Tuesday, April 28, 2009

Thunderspire Labyrinth

This post is the introduction to a series that looks at Thunderspire Labyrinth, the second Dungeons & Dragons 4th Edition published adventure. Click the link at the bottom of this post or scroll through the archive to read the complete series.

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Thunderspire Labyrinth, by Richard Baker and Mike Mearls, is the second official adventure module released for 4th Edition.

Thunderspire is a self-contained adventure and suitable to be played straight out of its packaging, but for players of Keep on the Shadowfell, the attraction of Thunderspire is that it's billed as a sequel to Keep. Where Keep took characters from level 1 all the way to level 3, Thunderspire picks up the baton and covers levels 4 to 6. It's located in the same Nentir Vale setting as Keep, and players might reasonably expect Thunderspire to provide a continuation of the themes and plotlines that Keep set in motion.

On that count, they'll be sorely disappointed. The links between the two modules end up being trivial at best. Thunderspire is a wholly unrelated adventure with no continuing storylines or villains.

Additionally, where Keep made an effort to introduce new players to the diverse strengths of 4th Edition, Thunderspire is a more staid outing. Key mechanics are ignored completely or used poorly, and once again the loot opportunities are underwhelming at best. The first half of the adventure is dominated by a series of repetitive knock-down fights and it's only after the intermission that the module delivers the kind of classic D&D dungeoneering that rewards non-standard tactics and player resourcefulness.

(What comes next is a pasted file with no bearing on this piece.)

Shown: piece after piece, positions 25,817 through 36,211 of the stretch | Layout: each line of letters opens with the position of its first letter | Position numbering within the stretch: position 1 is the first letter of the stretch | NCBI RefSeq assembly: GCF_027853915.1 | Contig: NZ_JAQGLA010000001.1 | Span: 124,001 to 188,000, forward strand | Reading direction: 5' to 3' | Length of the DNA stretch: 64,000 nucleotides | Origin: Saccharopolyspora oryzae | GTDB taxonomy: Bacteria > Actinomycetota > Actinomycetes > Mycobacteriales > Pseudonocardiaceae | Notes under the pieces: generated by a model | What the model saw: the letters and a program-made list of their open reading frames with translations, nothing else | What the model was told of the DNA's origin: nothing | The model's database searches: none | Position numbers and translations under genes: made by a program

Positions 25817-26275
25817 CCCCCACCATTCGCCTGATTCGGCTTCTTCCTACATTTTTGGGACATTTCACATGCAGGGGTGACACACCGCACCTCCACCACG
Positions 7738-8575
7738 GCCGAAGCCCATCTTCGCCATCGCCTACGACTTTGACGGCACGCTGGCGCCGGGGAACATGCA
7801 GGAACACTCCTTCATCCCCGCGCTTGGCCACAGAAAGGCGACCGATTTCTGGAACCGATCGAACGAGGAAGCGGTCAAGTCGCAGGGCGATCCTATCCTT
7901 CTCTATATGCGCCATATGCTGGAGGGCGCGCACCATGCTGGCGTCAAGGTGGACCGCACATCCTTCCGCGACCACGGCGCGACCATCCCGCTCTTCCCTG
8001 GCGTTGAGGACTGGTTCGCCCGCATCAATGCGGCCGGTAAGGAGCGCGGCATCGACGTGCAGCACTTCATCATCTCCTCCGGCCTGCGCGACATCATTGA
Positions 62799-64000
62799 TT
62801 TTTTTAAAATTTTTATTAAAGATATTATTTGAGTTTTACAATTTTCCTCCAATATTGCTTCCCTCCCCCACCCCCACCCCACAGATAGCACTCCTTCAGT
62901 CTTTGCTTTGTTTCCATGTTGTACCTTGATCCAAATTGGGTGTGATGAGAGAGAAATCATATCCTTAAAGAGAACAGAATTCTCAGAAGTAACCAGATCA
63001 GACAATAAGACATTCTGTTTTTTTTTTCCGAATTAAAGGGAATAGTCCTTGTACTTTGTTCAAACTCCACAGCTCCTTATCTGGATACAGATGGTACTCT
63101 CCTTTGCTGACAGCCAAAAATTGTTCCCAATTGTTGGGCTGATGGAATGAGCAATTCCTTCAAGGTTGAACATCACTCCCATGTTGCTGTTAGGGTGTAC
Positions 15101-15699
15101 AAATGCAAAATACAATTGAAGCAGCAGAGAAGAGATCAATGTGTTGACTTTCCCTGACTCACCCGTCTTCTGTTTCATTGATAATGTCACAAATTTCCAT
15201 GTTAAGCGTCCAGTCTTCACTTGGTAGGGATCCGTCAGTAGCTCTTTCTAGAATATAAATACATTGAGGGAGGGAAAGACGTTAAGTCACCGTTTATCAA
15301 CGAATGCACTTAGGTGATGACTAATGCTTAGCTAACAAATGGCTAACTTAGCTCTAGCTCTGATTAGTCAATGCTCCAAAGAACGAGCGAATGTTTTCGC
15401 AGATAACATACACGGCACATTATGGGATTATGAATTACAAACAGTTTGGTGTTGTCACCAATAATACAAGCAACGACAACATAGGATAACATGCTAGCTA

Thunderspire is still a superior product to Keep. Set in the sprawling ruins of an abandoned minotaur city, Thunderspire provides a more interesting location than Keep's generic village, and sets its meanderings in the context of interesting NPCs, compelling sidequests and surprisingly usable optional encounters. Its layout is modular, letting you easily customise it or play it episodically. And while there's still a host of typographical errors and notable lacunae, they're neither as frequent nor as critical as Keep's unending parade of mediocrity.

Over the next few weeks I'm planning to go through the highs and the lows of this module. I'll be looking at what works and what doesn't, and as far as possible attempting to explain why. Feel free to follow along, and use the comments to tell me why I'm wrong.

(See all posts on Thunderspire Labyrinth.)

5 comments:

Sulrn said...

There is a converter kit being worked on by one of the community members on the DnD forums that helps tie all three of the heroics together a little bit better. It also addresses a few of the smaller gripes. You should check it out sometime. I'm currently gearing up for thunderspire myself and will be mixing the converter, official story, and a bit of home brew to get things right for my group.

The Stray said...

having thoughouly enjoyed the KotS blogs, and having NOT messed with this adventure, I'm looking forward to the blow-by-blow.

Maelora said...

Thnaks for tackling this one, Greg. Looking forward to your analysis as always.

Greg Tannahill said...

Surln - I've seen the "Demon Prince of Undeath" conversion. I applaud the intent, although I'm quite comfortable doing my own conversion for my home group.

The purpose of Eleven Foot Pole, though, is to examine the modules as-written. Once you start straying into mods and remixes it stops being a critique of the WoTC design process and starts being an exploration of individual homebrew styles. I'm not suggestion that as-written is how people should run the module, merely saying that looking at it that way makes for more useful analysis.

rpgtreehouse said...

I was constantly surprised when I ran TL. The encounters I thought would be dull, really came to life in actual play. The rock 'em, sock 'em encounters (you know the ones I mean...) all fell a little flat.
I'll be reading with interest.